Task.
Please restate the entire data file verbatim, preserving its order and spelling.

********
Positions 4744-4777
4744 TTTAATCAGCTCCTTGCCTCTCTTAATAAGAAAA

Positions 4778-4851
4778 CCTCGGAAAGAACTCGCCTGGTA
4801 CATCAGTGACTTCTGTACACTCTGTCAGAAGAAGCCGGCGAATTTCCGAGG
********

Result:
Positions 4744-4777
4744 TTTAATCAGCTCCTTGCCTCTCTTAATAAGAAAA

Positions 4778-4851
4778 CCTCGGAAAGAACTCGCCTGGTA
4801 CATCAGTGACTTCTGTACACTCTGTCAGAAGAAGCCGGCGAATTTCCGAGG